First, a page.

Leopold Kessler

Galerie Kunstbuero

Austrian artist Leopold Kessler, born in Munich in 1976, understands art as a kind of social service, a public act accessible to all, even though the public probably won’t even notice his scarcely perceptible interventions. The results are often unpredictable happenings in the contested territory where the real world and the artistic realm meet. Disguised as a manual laborer in a blue coat and an orange vest, Kessler goes stalking through the urban streetscape, installing speakers and microphones or rolling some three-quarters of a mile of electrical cable through the streets of the city, as he did not so long ago for Akademiekabel (Academy Cable), 2004, his thesis project at the Akademie der Bildenden Künste, Vienna. The effects of these actions can be fantastic: The cable connected the academy with the artist’s own apartment—and supplied electricity, gratis; in other works, streetlights could be randomly turned on and off by remote control (Privatisiert [Privatized], 2003) and surprise announcements stopped commuters in their tracks (Freisprechanlage [Intercom], 2004).

Placing greater value on investigating knowledge and social relations than on aesthetics, Kessler playfully pries out the system’s secrets, studying the limits of what is technically legal yet still subversive. “I am concerned with the relationship between the individual and society,” he says, “with how the gap between personal development and the strictures of living in a community is overcome, or not. I position my interventions in the public between generally useful services and vigilantism. They take existing functions and uses and alter, repair, or sometimes just expand on them.” Every now and then, though, Kessler’s praxis veers into traditional artistic territory. In this case, he exhibited an example of what counts for him as sculpture: a hybrid of Vienna’s newly introduced coin-operated rental bikes and the classic shopping cart; he’d withdrawn both objects from their intended public use by inserting the key of the cart into the lock of the bike, disabling both. Similarly, his photographs of a London telephone booth (Sicherung/ London [Security/London], 2005) play on the theme of public versus private, as Kessler equipped that booth and six others with an internal deadbolt for extra privacy while making calls.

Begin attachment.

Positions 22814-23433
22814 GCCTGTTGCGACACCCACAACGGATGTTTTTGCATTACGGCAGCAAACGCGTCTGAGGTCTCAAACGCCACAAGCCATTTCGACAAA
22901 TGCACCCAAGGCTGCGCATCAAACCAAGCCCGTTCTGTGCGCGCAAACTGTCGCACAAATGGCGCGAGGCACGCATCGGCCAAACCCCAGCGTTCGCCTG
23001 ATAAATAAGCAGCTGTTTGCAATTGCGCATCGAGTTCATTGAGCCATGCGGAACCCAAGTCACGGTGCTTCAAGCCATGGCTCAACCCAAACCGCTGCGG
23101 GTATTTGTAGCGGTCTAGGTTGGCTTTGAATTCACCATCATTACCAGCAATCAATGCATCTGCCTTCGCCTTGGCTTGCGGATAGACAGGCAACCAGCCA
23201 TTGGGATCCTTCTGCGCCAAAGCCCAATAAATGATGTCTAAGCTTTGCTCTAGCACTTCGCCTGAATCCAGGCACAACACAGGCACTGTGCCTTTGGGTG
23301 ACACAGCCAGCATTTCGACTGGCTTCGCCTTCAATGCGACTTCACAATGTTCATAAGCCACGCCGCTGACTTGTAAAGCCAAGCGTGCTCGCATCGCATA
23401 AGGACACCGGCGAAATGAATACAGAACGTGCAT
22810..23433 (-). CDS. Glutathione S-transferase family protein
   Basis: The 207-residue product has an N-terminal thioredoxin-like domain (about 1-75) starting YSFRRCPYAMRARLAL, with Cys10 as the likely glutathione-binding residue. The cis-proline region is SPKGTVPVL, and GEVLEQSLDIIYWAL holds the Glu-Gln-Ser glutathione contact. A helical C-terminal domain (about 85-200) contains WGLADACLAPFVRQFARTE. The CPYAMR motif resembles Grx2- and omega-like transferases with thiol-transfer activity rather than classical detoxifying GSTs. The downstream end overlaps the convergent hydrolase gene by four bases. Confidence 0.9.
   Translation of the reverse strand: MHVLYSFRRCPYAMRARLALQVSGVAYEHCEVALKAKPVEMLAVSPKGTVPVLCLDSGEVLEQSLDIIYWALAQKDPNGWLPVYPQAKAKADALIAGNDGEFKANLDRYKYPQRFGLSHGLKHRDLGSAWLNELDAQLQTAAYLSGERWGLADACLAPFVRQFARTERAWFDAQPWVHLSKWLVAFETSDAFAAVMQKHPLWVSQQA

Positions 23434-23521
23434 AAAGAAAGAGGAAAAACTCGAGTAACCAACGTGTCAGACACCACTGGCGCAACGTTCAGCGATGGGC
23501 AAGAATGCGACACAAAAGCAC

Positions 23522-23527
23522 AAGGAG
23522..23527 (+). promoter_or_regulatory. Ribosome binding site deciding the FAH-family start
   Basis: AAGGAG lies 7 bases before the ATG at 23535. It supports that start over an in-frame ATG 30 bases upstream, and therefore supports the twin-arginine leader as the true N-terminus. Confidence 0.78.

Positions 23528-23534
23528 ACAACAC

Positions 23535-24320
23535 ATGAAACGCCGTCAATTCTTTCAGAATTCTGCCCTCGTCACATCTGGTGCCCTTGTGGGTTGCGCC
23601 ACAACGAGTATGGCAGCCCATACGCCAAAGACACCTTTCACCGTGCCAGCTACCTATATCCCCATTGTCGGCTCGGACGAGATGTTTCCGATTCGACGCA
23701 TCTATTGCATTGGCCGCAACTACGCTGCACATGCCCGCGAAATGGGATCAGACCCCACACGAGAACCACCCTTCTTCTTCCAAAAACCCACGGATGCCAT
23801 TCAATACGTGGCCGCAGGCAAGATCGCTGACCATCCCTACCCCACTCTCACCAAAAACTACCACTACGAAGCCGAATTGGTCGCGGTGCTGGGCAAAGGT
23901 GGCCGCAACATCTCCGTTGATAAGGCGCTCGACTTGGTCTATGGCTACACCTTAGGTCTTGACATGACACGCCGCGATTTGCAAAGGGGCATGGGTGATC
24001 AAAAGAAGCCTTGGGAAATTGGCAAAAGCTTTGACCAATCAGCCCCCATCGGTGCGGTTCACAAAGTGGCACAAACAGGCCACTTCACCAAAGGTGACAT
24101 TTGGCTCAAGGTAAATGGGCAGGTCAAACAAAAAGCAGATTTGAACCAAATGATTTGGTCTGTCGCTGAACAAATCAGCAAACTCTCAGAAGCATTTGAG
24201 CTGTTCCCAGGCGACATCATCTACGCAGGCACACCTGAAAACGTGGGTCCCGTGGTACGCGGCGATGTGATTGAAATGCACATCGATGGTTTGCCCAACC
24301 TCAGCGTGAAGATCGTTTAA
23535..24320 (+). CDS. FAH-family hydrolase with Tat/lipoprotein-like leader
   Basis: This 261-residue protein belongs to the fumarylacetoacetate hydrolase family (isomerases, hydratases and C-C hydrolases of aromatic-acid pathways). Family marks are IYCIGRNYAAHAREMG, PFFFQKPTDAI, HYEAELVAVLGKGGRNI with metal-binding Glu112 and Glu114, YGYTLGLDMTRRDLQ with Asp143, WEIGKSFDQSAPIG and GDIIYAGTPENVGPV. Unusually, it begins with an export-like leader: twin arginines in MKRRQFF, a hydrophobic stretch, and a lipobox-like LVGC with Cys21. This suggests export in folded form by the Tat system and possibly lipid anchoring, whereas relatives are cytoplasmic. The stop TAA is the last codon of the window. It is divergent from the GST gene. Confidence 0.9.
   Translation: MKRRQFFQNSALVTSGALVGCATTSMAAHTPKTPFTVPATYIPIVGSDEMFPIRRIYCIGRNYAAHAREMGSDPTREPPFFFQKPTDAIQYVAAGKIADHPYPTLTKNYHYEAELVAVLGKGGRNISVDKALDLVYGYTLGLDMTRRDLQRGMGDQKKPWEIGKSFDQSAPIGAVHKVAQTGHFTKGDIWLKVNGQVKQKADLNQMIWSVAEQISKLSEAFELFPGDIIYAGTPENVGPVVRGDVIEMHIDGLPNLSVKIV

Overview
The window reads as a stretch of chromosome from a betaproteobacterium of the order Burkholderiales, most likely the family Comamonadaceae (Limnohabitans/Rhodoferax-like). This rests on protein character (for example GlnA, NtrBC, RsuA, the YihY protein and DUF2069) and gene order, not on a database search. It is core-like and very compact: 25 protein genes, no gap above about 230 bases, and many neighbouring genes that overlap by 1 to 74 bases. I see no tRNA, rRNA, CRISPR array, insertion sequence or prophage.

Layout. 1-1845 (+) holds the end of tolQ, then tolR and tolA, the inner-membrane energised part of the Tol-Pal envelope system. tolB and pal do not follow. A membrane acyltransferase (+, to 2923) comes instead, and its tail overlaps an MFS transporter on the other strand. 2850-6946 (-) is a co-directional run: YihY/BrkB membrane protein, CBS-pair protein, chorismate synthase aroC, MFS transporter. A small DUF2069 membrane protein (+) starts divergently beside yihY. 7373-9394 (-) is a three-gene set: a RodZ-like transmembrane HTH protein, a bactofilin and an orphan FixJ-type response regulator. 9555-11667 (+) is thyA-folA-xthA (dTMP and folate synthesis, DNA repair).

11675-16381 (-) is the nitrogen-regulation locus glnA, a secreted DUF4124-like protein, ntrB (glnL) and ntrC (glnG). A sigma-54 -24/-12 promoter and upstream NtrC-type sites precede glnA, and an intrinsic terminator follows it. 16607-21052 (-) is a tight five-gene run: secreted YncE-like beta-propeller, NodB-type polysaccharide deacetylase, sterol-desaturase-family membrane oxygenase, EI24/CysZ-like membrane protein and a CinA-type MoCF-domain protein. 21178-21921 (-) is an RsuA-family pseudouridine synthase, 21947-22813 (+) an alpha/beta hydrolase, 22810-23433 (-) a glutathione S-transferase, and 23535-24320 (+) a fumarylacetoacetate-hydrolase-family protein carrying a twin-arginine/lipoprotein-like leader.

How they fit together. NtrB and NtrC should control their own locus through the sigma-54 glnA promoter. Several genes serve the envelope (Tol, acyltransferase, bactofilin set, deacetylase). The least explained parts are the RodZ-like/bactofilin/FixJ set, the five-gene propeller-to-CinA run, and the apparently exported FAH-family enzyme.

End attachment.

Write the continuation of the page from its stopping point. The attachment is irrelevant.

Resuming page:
The video Depot (Safe Deposit Box), 2005, documents Kessler’s latest process piece, which is ultimately a kind of social analysis: He’d noticed that the word “Polizei” in the light box over the entrance to the local police station was missing its “o.” He replaced it with a removable letter, which allowed him to use the light box as a sort of piggy bank. For five weeks Kessler showed up each day with a ladder and stashed money in the light box or, alternately, took it back out, all without being noticed; although the police symbolize the idea of public protection, they could not even police their own symbol. In a society where personal freedoms are becoming ever more restricted, as rules and regulations hem us in, Kessler finds disobedience seductive, transgression sexy. So it’s not surprising when (in Blinking Jesus, 2005) he hijacks the lighting system for the statue of Jesus in the Basque city of San Sebastian to send out a message in Morse code: “Be not afraid.”

Brigitte Huck

Translated from German by Sara Ogger.